Chelsea vs. Ipswich Town : 9 January 2011.
What a beautiful sunny Sunday morning. As I left the house, the sky was completely devoid of clouds and there was a lovely bite to the winter air. However, on the 30 minute drive to collect His Lordship from Parky Towers, my car was sliding on black ice. It was the worst I had ever known to be honest.I soon heard on the radio that there had been many accidents overnight and in the first few hours of Sunday morning. My other route up to The Smoke, the A303, was closed in Hampshire due to a smash. Not to worry, once I got onto the A350 and the M4, the dodgy road conditions were behind me.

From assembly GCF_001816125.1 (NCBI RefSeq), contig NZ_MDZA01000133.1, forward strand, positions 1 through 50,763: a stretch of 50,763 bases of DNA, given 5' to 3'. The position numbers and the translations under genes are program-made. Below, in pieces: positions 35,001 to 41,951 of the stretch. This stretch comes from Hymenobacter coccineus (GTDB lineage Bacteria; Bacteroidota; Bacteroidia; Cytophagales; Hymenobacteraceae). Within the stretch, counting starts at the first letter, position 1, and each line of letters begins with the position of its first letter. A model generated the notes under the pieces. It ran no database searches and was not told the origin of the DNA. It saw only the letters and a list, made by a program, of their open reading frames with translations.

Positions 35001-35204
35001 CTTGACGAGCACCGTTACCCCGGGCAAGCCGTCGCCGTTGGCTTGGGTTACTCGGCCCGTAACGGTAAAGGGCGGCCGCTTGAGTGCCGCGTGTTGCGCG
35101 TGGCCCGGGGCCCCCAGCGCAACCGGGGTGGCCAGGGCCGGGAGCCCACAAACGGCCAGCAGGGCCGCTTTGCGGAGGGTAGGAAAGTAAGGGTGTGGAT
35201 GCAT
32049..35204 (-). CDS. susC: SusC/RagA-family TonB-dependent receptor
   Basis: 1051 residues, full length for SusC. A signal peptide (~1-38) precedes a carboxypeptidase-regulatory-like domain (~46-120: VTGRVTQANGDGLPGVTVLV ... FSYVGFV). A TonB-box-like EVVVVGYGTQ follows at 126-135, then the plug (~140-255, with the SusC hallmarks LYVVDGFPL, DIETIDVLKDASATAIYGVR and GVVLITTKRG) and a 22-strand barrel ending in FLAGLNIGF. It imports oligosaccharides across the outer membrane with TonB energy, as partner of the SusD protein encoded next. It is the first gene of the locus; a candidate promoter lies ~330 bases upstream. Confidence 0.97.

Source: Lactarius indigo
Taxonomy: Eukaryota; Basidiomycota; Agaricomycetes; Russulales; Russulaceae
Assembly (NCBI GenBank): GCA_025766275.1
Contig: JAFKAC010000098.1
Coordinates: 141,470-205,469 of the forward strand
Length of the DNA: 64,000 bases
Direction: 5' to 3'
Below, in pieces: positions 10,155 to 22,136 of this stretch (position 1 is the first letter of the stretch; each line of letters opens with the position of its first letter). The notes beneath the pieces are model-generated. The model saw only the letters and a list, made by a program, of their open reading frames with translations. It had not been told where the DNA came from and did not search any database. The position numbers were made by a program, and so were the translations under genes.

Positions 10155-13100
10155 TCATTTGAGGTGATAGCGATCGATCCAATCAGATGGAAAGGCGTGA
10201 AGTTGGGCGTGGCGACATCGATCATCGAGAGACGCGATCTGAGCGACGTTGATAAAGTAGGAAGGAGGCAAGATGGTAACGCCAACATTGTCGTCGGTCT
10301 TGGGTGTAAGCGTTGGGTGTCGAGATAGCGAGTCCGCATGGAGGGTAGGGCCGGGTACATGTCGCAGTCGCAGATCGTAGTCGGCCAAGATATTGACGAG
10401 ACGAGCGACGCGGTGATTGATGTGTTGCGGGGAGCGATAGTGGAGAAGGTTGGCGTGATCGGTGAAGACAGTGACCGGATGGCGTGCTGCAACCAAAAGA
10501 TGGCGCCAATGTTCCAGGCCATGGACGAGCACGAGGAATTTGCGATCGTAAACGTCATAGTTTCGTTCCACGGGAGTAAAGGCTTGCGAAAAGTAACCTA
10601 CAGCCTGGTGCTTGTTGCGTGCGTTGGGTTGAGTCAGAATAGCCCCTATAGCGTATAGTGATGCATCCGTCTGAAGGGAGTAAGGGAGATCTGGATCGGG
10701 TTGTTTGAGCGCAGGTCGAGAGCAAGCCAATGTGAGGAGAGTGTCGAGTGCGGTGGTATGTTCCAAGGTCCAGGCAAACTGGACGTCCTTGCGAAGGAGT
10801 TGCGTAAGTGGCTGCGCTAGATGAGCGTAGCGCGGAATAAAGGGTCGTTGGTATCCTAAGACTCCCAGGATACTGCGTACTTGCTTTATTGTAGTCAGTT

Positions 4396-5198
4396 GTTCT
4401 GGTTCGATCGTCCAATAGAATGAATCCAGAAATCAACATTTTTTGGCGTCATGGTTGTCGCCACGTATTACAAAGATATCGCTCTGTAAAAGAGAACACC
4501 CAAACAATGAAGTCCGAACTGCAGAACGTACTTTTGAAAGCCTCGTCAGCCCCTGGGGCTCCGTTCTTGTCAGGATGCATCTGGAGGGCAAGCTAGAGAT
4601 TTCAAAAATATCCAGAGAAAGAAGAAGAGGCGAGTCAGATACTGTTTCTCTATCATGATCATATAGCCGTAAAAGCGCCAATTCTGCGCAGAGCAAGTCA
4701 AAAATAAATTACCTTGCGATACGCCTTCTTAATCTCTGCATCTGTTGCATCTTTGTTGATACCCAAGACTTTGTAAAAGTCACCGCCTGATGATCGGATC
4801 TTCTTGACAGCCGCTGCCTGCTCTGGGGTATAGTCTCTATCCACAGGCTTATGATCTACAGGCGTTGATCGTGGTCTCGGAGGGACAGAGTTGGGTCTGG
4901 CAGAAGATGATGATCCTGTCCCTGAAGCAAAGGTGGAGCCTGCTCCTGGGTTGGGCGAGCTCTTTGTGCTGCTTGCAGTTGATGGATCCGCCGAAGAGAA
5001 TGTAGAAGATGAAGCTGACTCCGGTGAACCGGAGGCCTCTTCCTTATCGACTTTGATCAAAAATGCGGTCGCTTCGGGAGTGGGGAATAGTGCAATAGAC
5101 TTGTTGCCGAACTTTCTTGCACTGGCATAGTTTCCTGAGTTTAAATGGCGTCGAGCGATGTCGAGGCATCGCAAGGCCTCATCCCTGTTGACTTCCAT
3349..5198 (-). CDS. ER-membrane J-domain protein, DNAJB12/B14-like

On the Saturday evening, we had both attended a 50th birthday party for Andy, a Chelsea fan from Trowbridge, who I first met in 1984. He is mentioned, in fact, in my little segment in Mark Worrall’s “Chelsea Here Chelsea There” book. It was a great night and a few Chelsea fans “of a certain age” were in attendance from the surrounding towns…I was flying the flag for Frome, Mark from Westbury was there, plus Les from Melksham, to say nothing of Steve, Ashley, Mick, Shep, Parky, Andy and Ally from Trowbridge. It made me think about my youth as a Chelsea fan in the Somerset and Wiltshire area. Certainly in Frome, there weren’t so many Chelsea fans around. The chosen few certainly stuck together…and once our travels to games broadened our experiences, the other local lads soon became friends. I think this is different to the fans – say, in Frome – of the big two teams of Liverpool and Manchester United. Of a school year of 200 boys, there were probably 20 United fans and I am guessing that, because United fans were so widespread, I bet there was no special bond. Why would there be? Chelsea fans however – rare in Frome, for example – clung together desperately. It was a case of strength in numbers. For example, at Frome College in 1981, there were no Chelsea fans in the sixth form, I was the only Chelsea fan in my year and there were four Chelsea fans in the two years below me. So, only five Chelsea fans in a school of 1,300 kids (there were no Chelsea female fans of course, which goes without saying…it was the ‘eighties.) And we knew who we were alright…Chris, Dale, Richie, Troy and Glenn. The Famous Five.